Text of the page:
Changing shapes of care: expressions of filial piety among second-generation Chinese in the Netherlands

Sie Long Cheung, Hans Barf, Sarah Cummings, Johannes Hobbelen, Ernest Wing-Tak Chui

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This study explored perceptions of filial care among second-generation Chinese immigrants in the Netherlands. The provision of filial help or care can be regarded as a cultural phenomenon known as filial piety and it can be considered within the broad scope of caregiving as “family care”. Fifteen interviews were conducted, and a thematic analysis was applied. The findings showed that care was given in the form of language brokering, information inquiry, home visits, and facilitative and social support. Care was perceived as a moral duty among the participants and was grounded in their perceived sense of responsibility. The participants’ perspectives on current and future care included practical and normative considerations for meeting parental needs, and included opinions based on filial piety norms. In conclusion, this study showed that filial piety, specifically filial care, is still relevant to the younger immigrant Chinese community in the Netherlands.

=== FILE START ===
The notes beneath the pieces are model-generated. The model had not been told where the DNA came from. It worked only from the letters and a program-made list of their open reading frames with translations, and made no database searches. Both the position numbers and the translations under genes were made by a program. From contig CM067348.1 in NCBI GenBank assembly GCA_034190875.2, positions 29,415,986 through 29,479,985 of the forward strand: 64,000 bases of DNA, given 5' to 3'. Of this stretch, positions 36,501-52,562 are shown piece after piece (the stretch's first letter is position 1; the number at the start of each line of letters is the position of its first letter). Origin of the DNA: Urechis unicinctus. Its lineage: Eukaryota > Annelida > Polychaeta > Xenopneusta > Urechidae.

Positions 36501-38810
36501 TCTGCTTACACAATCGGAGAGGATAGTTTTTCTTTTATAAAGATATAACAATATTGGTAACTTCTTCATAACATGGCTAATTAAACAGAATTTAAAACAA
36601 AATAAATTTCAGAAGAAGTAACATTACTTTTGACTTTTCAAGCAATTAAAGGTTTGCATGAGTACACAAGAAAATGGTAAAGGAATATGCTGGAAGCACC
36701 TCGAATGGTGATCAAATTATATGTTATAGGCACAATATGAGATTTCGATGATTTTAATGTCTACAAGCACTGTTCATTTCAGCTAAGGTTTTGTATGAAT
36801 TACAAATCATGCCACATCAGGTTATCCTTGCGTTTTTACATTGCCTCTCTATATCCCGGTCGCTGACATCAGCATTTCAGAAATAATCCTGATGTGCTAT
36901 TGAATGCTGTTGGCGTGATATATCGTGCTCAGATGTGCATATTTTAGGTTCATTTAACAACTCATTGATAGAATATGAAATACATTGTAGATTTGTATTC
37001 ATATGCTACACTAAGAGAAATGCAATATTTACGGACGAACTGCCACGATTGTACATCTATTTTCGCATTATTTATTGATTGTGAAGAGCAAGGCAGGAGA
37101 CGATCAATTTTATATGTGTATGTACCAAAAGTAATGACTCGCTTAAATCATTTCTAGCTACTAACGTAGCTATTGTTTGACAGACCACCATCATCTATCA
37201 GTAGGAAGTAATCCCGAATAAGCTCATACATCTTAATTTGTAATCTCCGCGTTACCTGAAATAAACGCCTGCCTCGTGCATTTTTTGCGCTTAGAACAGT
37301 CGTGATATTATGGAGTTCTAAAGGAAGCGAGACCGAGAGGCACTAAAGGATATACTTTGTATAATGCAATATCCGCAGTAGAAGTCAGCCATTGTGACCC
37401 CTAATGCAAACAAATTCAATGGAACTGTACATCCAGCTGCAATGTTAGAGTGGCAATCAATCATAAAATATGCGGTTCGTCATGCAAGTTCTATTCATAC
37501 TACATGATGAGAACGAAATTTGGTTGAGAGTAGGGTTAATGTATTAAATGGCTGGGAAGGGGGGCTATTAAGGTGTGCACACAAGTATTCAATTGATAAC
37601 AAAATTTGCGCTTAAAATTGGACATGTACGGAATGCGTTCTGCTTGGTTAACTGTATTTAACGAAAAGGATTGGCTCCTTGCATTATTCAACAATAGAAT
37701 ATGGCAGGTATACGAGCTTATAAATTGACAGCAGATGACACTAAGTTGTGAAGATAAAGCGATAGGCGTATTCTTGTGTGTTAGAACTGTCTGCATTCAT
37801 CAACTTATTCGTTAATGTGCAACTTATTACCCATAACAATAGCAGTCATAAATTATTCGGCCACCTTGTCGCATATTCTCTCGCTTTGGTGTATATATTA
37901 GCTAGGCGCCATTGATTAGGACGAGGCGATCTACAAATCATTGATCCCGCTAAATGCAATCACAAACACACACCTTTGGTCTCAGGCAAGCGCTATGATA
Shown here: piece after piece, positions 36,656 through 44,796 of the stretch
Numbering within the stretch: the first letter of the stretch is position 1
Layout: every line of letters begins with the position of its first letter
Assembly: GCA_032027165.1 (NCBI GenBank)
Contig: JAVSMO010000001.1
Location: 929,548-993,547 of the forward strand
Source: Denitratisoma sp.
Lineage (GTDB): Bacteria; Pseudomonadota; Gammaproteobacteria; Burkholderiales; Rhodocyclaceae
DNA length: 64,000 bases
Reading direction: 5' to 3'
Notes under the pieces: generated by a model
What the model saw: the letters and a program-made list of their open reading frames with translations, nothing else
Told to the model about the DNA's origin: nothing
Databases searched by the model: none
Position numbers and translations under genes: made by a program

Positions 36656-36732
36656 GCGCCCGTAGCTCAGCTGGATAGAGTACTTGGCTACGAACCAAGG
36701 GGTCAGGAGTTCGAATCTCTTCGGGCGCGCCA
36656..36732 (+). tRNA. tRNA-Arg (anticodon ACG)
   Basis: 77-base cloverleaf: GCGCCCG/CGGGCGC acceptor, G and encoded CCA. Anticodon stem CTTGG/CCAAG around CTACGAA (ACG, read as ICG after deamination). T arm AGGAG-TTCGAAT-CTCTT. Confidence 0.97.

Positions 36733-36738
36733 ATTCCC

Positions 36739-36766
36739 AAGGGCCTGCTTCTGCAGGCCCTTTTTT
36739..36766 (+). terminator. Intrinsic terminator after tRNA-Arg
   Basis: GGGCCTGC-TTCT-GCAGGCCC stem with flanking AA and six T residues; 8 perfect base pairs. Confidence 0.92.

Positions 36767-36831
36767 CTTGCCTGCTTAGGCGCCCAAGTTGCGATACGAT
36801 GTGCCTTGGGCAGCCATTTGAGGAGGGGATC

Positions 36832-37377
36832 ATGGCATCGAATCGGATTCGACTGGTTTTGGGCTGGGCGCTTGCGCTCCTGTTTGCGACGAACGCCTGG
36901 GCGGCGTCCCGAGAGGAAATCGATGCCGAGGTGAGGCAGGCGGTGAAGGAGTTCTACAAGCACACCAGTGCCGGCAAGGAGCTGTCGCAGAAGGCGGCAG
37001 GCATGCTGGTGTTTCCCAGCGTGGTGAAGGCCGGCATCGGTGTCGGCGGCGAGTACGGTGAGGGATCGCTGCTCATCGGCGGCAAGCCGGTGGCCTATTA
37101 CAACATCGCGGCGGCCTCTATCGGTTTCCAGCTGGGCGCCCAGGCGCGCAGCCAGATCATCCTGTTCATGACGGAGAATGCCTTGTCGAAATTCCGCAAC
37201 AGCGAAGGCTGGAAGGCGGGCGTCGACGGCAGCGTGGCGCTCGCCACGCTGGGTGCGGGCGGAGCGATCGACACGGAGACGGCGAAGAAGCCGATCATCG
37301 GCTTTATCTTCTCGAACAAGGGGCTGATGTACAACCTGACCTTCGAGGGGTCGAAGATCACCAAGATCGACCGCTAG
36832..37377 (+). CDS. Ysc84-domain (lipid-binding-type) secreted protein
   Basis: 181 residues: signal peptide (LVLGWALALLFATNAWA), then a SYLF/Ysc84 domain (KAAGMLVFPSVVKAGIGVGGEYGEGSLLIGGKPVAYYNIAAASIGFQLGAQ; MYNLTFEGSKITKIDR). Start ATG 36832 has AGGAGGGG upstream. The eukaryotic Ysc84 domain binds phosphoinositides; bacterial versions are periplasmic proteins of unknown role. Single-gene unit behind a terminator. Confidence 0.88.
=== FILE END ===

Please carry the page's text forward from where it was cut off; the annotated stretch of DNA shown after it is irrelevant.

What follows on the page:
Original languageEnglish
Number of pages23
JournalJournal of Family Issues
Early online date5 May 2020
Publication statusPublished - 5 May 2020


  • filial care
  • migrants
  • chinese
  • netherlands
  • language brokering
  • caregiving
  • social capital
  • filial piety


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